Merging cells is useful to reformat a worksheet. You can merge two or more adjacent cells into one cell and display just the contents of the leftmost or uppermost cell from the original cell range in the merged cell. You can also combine the content of several cells and display the combined content in one cell.
Example of text in a merged cell
After you merge cells in a range, you may no longer be able to sort the range unless you unmerge the cells.
Do any of the following:
Important: Only the data in the upper-left cell from a range of selected cells remains in the merged cell. Excel deletes data in the other cells of the selected range.
If the data that you want to display in the merged cell is not the data in the upper-left cell from the range that you want to merge, copy the data that you want to display to the upper-left cell.
Select the range of cells that you want to merge.
Note: The cells that you select must be adjacent.
On the Home tab, under Alignment, click Merge.
Split merged cells
You can split only a merged cell. There are other methods to divide the content of a cell or range of cells across other cells.
Select the merged cell.
On the Home tab, under Alignment, point to Merge, and click Unmerge Cells.
The content of the merged cell will appear in the upper-left cell in the range of split cells.
Combine the text of multiple cells into one cell
To combine text from multiple cells into one cell, use the join (&) operator.
On a blank sheet, type a list of first names in column A, and then type a corresponding list of last names in the adjacent cells in column B.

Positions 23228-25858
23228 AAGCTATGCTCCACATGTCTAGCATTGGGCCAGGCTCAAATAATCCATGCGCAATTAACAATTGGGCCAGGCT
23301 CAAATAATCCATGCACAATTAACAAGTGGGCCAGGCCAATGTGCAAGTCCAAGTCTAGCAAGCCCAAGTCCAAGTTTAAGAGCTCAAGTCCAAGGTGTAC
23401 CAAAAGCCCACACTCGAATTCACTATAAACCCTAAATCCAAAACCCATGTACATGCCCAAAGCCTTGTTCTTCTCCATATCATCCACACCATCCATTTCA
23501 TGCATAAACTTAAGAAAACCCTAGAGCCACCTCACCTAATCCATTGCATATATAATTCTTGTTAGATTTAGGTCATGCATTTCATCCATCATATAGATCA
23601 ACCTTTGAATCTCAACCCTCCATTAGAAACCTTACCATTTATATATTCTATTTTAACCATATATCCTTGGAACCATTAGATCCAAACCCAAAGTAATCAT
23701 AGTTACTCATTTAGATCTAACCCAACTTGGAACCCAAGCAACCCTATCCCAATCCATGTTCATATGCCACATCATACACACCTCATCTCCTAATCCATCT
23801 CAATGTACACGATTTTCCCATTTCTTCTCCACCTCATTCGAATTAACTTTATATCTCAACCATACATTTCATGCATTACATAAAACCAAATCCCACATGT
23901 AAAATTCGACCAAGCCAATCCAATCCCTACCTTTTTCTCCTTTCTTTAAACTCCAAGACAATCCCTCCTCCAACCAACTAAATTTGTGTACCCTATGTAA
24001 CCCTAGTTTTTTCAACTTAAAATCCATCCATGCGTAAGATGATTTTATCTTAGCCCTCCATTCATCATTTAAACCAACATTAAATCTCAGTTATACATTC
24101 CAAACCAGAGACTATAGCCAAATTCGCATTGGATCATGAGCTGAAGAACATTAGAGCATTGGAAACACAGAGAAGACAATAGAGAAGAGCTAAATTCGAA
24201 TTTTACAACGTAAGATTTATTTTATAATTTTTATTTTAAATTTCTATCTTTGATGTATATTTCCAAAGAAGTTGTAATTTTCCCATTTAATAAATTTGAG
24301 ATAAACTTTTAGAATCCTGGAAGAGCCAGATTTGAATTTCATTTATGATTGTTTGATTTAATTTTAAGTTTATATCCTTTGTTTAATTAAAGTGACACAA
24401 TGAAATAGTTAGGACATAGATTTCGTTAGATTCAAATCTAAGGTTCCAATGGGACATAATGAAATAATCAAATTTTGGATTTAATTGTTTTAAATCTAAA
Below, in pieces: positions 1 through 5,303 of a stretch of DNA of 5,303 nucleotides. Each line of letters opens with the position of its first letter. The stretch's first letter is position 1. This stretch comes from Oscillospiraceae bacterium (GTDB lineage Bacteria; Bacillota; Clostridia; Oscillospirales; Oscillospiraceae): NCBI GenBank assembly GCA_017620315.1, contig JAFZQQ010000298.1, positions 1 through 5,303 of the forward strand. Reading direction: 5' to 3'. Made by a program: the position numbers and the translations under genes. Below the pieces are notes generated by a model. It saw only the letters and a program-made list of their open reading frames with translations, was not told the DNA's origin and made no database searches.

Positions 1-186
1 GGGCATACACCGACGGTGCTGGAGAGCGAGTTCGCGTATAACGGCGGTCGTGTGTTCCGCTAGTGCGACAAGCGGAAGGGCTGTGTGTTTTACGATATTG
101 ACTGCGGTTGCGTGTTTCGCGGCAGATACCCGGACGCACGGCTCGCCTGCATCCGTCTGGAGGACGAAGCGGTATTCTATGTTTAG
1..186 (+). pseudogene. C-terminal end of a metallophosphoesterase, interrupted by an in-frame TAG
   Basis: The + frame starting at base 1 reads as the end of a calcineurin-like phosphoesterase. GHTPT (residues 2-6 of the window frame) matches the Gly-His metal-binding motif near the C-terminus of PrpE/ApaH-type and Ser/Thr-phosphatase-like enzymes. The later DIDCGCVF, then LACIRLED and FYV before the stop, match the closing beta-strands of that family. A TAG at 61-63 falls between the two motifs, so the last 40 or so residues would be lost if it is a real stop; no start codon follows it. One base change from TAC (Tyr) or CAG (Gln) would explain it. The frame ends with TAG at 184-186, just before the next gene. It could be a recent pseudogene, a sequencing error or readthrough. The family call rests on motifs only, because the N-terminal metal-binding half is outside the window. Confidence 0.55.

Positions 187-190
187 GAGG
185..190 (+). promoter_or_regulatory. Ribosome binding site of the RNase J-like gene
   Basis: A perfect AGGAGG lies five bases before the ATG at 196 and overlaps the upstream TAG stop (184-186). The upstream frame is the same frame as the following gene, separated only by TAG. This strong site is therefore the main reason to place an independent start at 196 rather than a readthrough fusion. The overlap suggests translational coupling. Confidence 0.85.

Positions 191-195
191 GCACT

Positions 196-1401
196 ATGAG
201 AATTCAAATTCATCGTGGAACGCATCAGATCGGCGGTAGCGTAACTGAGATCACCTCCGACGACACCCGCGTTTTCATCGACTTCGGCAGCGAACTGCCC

For example, in cell A1, type Jeff, and then in cell B1, type Price.
In cell C1, type =A1&" "&B1.
The formula combines the names in cell A1 and cell B1 and separates them by using a space (Jeff Price).
In cell D1, type =B1&", "&A1.
The formula combines the names in cell A1 and cell B1, putting the last name first and separating them by using a comma followed by a space (Price, Jeff).
You can use quotation marks (" ") to include any literal text — that is, text that does not change — in the result.
You can also use the CONCATENATE function to combine text from multiple cells into one cell. To learn more about this function, see CONCATENATE function.
Divide the content of a cell or range of cells across other cells
Use this technique to separate first names from last names, or separate state names from addresses.
Note: This procedure is only for dividing the content of unmerged cells and distributing the divided content across other cells. It does not apply to splitting merged cells.
Select the cell, the range of cells, or the column of cells that contains the text values that you want to divide across other cells.
Make sure that you have a blank cell to the right of the selected cells.
Note: A range of cells can be any number of rows, but no more than one column.
On the Data tab, under Tools, click Text to Columns.
Follow the instructions in the Convert Text to Columns Wizard to specify how you want to divide the text into columns.
The first step in the Convert Text to Columns Wizard determines whether the data is delimited, that is, separated by commas, tabs, or other characters. For example, if your data is first and last names (as in the previous image), the Convert Text to Columns Wizard recognizes the data as delimited (instead of formatted as a fixed width). In the second step of the wizard you select the kind of character that separates the data. In the example image, the type of character is "space." The third step gives you a preview of how the data will appear after it is divided into columns.
Important: Excel overwrites data to the right of the selected column unless there are one or more blank columns to the right of the selected column.